Dazzling Vienna exhibit finds beauty in napkins
Sunday 12 September 2010
It is a dazzling array of birds, fans and intricate structures, all made simply from folded linen: a lost Renaissance art that has been revived for a Vienna exhibit called "Folded Beauty".
But the new show at the Imperial Furniture Collection isn't really about napkins. And to be honest, it isn't really an exhibit either, says the artist behind it, more of a life-sized research project.
Joan Sallas, 47, a Catalan master of folding techniques, spent three months folding 200 metres (656 feet) of linen into more than 100 objects for the show.
All are copies of 16th- and 17th-century originals, but his only guides were old engravings and documents describing imperial and royal banquets.
So his work was akin to deciphering a coded message, Sallas explained at a preview of the show, which opened Wednesday and runs until January 23.
"This isn't an exhibit, it's a research project in the form of an exhibit," he said jovially. "The heart is not the objects that are here on display but the research, which evolves dynamically."
While dozens of examples of folded napkins are on show, the most impressive pieces are not the kind you would ever unfold on your lap.
Supported by a wooden structure, a towering eagle and lion rear up against an intricate pagoda, to form a four-metre-long table-top display.
Nearby, an even longer snake slithers along one wall, while elaborate peacocks, turkeys and even a crab and turtle - all made of delicate folds - throne on the various cases.
These were used as table decorations at major banquet functions.
"It's a luxury art that was practised at the table of every European court and there are so many different forms because the courts competed over who had the most beautifully dressed table," Ilsebill Barta, scientific consultant at the Imperial Furniture Collection, told AFP.
The art of folding paper and fabric goes back centuries - the first recorded use of folded napkins in Europe was in 1529 - and did not originate in Asia as commonly believed.
But this tradition has all but disappeared.
"I am very happy that we can spread this knowledge here, because it has actually been completely lost: Mr Sallas has revived it," noted Barta.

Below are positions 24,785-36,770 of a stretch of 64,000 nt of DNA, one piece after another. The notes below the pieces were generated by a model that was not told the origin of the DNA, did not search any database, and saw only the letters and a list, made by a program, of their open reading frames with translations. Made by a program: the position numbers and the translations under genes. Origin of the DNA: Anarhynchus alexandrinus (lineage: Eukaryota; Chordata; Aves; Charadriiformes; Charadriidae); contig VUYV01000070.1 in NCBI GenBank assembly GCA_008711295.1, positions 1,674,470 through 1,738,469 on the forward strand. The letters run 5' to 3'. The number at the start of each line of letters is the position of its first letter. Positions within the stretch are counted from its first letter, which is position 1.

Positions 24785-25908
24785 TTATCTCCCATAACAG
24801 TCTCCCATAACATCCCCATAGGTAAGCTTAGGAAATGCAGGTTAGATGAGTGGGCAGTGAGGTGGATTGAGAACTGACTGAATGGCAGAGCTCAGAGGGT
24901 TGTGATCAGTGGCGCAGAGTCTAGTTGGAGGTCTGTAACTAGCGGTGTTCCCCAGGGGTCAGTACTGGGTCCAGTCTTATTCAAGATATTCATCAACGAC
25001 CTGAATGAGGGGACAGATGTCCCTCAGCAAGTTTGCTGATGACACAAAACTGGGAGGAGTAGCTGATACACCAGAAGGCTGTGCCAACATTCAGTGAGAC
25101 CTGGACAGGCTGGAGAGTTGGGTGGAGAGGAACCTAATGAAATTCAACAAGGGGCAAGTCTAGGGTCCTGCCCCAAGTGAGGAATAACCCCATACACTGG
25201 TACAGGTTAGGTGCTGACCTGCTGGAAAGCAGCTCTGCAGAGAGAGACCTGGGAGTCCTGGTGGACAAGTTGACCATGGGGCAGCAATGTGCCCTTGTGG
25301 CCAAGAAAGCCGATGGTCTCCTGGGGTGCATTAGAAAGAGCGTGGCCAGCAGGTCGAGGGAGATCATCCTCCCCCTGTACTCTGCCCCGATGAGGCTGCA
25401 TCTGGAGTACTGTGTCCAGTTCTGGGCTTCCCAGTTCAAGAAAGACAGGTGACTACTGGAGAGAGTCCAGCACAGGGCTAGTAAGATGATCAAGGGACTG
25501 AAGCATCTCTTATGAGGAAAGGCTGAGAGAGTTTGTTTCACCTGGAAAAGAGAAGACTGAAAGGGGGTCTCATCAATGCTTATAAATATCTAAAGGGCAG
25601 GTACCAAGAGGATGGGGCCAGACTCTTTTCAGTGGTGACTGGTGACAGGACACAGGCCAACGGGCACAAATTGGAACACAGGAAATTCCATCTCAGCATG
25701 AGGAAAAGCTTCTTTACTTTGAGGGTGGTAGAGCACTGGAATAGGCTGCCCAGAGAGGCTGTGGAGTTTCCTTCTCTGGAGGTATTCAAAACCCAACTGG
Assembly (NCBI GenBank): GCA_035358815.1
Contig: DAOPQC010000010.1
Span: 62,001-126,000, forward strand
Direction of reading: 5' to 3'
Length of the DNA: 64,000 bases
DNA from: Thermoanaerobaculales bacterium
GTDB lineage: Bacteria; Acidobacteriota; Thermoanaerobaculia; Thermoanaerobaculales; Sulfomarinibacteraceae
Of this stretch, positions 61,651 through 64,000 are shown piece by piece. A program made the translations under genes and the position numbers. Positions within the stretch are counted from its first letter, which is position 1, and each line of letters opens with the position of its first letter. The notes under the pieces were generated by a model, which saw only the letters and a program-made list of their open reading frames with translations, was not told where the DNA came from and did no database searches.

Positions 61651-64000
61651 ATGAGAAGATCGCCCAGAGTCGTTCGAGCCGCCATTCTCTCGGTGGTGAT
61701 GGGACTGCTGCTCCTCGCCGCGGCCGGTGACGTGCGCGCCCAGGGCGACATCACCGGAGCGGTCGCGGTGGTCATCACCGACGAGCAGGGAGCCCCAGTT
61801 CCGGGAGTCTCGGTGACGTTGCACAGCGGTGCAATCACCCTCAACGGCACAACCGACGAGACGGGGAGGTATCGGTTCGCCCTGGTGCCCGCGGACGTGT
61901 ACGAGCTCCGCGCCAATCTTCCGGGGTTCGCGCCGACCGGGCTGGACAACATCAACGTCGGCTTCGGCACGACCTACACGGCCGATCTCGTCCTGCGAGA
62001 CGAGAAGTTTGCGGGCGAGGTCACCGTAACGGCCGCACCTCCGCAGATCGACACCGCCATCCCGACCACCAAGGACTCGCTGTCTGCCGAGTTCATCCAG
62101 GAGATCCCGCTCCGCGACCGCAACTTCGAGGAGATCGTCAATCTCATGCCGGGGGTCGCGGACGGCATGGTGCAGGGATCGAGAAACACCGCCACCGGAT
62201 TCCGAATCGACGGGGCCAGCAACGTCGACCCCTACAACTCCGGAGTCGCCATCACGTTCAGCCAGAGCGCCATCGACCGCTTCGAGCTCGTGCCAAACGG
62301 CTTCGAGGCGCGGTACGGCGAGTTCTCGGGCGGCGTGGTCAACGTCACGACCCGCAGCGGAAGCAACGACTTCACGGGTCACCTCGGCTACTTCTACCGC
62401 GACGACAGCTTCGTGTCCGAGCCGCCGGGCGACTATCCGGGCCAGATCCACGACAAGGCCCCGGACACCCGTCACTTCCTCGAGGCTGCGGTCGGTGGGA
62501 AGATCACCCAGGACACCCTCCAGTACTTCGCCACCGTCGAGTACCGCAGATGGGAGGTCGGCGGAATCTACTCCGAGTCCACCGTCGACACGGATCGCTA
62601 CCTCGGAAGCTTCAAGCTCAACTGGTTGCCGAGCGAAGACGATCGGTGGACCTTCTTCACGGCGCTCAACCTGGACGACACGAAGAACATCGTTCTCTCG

There are eight folding techniques - including fans, rolls and lilies - which Sallas used as keys to decode the historic works.
With linen specially commissioned from a former supplier of the Austrian imperial court, he created a ship in full sail, snowy mountain peaks and Renaissance-style headpieces.
"My favourite piece is always the one I haven't deciphered yet, the one I don't know how to fold yet," he told AFP.
"It is incredibly exciting for a researcher to investigate how an object was folded: you can sit there for days and nights, until you understand how an object was folded."
Sallas, who is also a cartoonist and makes his own folded creations, learned to fold paper from his grandfather as a child, and the passion stayed with him.
He now teaches in prisons and schools, believing that folding paper and fabric can be therapeutic, and he will give regular workshops at the museum.
One of the only masters of his art, Sallas has amassed some 2,000 books and documents in a private collection to make sure this knowledge is not lost.
But he has no difficulty letting go of his own creations and after the exhibit ends, "they're going into the bin," he said with a twinkle in his eye.
"This ephemeral quality is part of life," he added philosophically.
"We are only here for a short time."
The Independent travel offers: Discover a world of inspiring destinations
- 1 Forget 'The Dress': Here are five of the biggest news stories you might have missed
- 2 The black and blue dress: Makers considering a white and gold version
- 3 PornHub turns masturbation into energy in bid to save the planet
- 5 Saudi Muslim cleric claims the Earth is 'stationary' and the sun rotates around it
Thailand tourism video Love En Route criticised for featuring Instagram stalker
The Atlas of Beauty: Photographer travels around the world to capture cultural diversity through stunning portraits of women
The 10 Best lightweight luggage
Chief executive of Malaysia Airlines: The toughest job in travel?
The 10 Best hiking boots
New theory could prove how life began and disprove God
Half of Ukip voters say they are prejudiced against people of other races
This is what it's like to be dead, according to a guy who died for a bit
'Cash for access' scandal: Sir Malcolm Rifkind says 'unrealistic' for MPs to live on £67,000 salary
'Jihadi John': CAGE representative storms off Sky News accusing Kay Burley of Islamophobia
Ukip would cut billions from Scottish budget to fund English tax cuts
£12500 - £36000 per annum: Recruitment Genius: This established Knaresborough ...
£23,000: Beverley James: Do you have a background in hospitality and are you l...
£26000 per annum: Recruitment Genius: The post holder is a key member of the V...
£18000 - £28800 per annum: Recruitment Genius: Vehicle Breakdown Recovery Driv...